Introduction to GIS
Tim Walsh, Wayland Baptist University
SummaryAfter meeting in a large conference room for introductory comments student then move to another classroom. Students are directed to map, catalog and give spatial references to items in the conference room that they just left. The activity provides insights into cataloging, grid systems and spatial referencing.
Type and level of course
This is an undergraduate, upper-level elective, introductory GIS course. Although an elective, it is highly recommended for all geology majors.
Geoscience background assumed in this assignment
GIS/remote sensing skills/background assumed in this assignment
Software required for this assignment/activity:
Time required for students to complete the assignment:
GIS/remote sensing techniques students learn in this assignment
This "first day of class" activity provides initial insights into cataloging, grid systems and spatial referencing. The concepts that objects must be cataloged in order to be referenced and can be grouped differently according to attributes are introduced. The necessity of a "reference point" and development of a grid system(s) become very apparent during completion of this activity.
Other content/concepts goals for this activity
Higher order thinking skills goals for this activity
This activity introduces students to the concepts mentioned above. Students initially think it is an easy assignment until they try to spatially reference the items. The also become aware of the potential to group similar types of objects. They must synthesize their own cataloging and reference system. During evaluation their different solutions are compared.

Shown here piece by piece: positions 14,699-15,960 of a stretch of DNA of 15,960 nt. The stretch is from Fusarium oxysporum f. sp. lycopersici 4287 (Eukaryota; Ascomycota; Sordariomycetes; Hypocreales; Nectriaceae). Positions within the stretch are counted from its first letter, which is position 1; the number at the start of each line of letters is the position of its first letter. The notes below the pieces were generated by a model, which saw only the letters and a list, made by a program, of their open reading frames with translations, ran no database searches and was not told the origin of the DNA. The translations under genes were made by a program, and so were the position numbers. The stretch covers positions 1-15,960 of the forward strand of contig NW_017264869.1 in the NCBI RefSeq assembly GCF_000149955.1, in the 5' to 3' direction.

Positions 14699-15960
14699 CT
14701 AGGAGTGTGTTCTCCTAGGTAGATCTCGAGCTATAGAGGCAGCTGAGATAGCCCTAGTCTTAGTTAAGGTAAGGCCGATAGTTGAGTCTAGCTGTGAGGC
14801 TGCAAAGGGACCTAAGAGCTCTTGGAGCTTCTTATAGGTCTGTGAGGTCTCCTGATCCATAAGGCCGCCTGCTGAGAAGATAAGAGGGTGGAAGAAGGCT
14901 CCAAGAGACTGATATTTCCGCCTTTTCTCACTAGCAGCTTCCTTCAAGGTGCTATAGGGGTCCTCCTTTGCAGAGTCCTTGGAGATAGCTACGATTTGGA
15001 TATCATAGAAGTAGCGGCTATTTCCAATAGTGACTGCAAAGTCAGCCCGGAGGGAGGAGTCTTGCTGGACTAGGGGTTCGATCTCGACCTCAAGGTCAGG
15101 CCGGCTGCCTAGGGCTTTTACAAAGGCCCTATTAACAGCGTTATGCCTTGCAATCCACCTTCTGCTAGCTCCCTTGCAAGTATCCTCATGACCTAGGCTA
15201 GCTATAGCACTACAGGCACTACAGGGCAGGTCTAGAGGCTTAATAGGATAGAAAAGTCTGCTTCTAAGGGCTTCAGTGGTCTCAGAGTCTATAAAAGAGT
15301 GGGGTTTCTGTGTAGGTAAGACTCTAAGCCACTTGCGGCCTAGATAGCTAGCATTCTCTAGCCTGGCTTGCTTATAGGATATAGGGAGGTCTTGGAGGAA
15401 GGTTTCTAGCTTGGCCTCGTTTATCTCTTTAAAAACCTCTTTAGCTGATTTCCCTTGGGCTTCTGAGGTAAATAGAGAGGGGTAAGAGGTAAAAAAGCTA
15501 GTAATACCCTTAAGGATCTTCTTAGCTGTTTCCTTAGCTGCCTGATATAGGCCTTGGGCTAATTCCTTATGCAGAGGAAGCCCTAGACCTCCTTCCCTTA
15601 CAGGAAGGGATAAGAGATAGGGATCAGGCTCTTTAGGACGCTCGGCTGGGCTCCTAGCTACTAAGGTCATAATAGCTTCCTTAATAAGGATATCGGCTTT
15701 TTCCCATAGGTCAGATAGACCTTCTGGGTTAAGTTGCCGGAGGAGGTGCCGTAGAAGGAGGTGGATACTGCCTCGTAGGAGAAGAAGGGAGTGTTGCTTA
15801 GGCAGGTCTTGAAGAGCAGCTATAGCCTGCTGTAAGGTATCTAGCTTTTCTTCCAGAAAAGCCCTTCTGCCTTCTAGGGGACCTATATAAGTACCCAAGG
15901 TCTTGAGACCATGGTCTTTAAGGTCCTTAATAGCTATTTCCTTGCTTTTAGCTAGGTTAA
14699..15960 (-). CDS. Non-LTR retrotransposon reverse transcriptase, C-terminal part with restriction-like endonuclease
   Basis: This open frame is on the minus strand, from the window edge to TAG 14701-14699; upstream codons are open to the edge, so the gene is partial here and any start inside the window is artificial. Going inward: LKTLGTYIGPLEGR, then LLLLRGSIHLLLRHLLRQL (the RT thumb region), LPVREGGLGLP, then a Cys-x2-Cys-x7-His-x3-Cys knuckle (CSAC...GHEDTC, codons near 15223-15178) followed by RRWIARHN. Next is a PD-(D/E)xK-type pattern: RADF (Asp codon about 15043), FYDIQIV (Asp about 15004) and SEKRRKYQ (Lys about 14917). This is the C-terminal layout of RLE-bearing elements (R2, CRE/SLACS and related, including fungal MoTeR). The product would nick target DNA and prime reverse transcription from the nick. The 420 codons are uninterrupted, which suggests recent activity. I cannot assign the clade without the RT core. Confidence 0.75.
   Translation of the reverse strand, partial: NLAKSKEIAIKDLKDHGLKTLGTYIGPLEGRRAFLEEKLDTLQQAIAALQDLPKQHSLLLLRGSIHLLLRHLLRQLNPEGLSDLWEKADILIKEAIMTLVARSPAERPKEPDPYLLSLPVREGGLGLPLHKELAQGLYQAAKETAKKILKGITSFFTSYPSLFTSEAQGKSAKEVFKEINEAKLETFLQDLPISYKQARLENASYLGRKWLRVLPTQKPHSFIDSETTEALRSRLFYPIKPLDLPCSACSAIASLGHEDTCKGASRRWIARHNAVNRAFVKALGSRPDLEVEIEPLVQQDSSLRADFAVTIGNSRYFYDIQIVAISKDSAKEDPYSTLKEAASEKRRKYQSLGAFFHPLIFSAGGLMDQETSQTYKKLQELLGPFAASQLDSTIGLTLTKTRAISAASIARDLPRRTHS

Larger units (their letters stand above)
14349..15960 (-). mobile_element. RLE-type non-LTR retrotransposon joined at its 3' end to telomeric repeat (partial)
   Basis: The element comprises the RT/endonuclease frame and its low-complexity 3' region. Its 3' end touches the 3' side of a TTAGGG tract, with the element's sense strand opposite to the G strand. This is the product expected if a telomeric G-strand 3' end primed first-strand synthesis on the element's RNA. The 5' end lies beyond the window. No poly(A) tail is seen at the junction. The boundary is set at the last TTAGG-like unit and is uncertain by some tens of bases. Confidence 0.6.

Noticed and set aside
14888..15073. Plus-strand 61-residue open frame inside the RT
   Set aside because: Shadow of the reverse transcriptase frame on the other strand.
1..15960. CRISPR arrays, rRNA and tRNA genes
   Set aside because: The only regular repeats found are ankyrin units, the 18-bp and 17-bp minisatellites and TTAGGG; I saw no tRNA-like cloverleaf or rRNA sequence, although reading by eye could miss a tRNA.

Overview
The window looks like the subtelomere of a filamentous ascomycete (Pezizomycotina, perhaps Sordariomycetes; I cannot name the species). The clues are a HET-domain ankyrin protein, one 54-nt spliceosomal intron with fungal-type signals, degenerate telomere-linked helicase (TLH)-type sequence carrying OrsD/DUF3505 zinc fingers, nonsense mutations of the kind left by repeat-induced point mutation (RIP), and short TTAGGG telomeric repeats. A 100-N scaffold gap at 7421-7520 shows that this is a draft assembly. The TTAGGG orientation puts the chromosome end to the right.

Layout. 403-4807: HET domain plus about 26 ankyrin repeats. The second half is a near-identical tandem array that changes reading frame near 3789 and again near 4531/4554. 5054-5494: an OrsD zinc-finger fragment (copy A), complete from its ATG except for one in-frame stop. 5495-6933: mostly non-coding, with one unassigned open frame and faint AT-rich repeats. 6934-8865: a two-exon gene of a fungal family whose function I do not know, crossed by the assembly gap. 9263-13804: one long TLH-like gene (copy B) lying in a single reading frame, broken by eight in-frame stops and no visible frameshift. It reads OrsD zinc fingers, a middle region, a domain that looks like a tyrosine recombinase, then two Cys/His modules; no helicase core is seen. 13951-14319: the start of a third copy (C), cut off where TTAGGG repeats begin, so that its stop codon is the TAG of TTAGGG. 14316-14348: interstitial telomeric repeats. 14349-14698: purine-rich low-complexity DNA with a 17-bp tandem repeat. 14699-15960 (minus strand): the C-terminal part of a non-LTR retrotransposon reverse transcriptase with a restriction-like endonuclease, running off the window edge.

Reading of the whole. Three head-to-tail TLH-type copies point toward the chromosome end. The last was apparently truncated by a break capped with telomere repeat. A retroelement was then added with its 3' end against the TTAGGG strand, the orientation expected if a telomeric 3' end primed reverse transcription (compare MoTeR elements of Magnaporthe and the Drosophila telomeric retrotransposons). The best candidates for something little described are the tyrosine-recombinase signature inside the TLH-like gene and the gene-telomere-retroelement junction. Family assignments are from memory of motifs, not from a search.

Description of the activity/assignmentThis is designed as a "first day of class' activity for an undergraduate GIS course with students having no previous GIS experience.
After meeting in a large conference room for introductory comments, including statements about objects in the room, students then move to another classroom. Students are directed to map, catalog and give spatial references to items in the conference room (chairs, tables, ceiling projector, etc.) that they just left. Students initially think it is an easy assignment until they try to spatially reference the items. Little further direction is given; students are on their own to develop a grid system with reference point and the method to register objects. The final products are a paper map page and paper catalog page(s).
After completion, the various schemes are examined and compared by the class. The instructor also later evaluates the final products.
Determining whether students have met the goalsAlthough the students turn in their work, the comments they make during discussion of the activity is the primary form of evaluation. Students are also made aware of the each other's work as their different types of solutions are compared.
More information about assessment tools and techniques.
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